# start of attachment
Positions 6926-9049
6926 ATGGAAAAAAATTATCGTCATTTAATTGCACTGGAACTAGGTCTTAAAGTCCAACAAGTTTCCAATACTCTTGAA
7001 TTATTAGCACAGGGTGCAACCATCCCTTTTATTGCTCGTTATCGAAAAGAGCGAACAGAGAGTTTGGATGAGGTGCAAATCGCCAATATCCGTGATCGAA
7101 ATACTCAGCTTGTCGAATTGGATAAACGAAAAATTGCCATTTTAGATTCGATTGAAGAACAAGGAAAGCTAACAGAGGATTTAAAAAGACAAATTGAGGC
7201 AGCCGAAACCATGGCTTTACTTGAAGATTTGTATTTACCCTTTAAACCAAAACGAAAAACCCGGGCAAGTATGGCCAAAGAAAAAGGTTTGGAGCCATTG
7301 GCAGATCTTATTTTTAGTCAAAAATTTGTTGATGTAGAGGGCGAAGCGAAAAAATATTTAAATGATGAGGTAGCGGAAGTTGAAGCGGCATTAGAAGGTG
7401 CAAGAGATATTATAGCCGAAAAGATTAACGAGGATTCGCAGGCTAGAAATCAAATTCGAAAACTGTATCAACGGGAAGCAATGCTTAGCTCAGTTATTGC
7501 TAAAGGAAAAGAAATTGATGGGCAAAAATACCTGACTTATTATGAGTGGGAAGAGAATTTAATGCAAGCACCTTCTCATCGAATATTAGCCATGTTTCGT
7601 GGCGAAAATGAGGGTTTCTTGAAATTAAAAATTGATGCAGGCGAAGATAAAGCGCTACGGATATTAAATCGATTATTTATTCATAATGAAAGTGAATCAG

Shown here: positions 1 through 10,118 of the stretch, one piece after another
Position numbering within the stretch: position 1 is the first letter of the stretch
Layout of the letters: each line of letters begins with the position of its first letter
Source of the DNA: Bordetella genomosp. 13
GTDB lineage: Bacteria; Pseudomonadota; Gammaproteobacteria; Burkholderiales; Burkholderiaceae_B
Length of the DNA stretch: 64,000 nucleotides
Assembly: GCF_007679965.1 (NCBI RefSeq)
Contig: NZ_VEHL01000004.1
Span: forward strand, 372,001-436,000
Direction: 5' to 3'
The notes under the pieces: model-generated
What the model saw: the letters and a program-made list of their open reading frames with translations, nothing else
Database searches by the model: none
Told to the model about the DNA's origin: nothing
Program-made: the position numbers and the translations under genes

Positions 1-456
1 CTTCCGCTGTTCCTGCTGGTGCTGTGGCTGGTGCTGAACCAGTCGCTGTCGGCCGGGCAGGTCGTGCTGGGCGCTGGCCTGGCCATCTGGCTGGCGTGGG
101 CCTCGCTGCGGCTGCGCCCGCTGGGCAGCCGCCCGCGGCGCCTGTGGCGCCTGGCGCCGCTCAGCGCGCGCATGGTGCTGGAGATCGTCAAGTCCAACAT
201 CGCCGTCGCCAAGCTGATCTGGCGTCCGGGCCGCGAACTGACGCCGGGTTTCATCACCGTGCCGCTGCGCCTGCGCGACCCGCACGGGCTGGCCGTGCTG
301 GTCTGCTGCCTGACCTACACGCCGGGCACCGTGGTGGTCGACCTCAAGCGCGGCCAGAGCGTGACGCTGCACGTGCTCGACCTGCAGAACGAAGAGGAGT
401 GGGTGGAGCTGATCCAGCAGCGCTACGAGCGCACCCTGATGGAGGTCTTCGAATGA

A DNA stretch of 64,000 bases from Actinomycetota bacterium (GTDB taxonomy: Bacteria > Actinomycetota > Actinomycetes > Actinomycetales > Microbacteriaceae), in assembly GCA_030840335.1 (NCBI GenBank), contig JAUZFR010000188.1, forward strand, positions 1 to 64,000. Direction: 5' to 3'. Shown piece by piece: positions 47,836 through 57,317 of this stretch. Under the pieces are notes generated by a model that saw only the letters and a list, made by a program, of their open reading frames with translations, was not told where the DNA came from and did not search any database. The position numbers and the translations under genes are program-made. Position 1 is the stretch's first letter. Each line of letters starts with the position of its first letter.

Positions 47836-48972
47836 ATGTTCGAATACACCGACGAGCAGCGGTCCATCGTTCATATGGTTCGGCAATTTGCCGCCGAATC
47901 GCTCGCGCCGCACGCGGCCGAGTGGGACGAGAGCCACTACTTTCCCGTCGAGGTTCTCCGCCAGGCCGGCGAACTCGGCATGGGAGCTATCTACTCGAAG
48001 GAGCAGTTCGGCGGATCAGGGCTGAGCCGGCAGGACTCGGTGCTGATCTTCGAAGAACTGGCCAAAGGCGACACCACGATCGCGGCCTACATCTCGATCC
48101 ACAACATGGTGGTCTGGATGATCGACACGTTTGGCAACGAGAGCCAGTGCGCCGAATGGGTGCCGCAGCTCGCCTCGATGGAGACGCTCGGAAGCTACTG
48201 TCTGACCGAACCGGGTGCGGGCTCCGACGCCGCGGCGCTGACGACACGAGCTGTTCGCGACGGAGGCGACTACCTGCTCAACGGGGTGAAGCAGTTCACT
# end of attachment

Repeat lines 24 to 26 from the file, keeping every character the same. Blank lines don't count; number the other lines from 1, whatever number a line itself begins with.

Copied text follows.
Program-made: the position numbers and the translations under genes

Positions 1-456
1 CTTCCGCTGTTCCTGCTGGTGCTGTGGCTGGTGCTGAACCAGTCGCTGTCGGCCGGGCAGGTCGTGCTGGGCGCTGGCCTGGCCATCTGGCTGGCGTGGG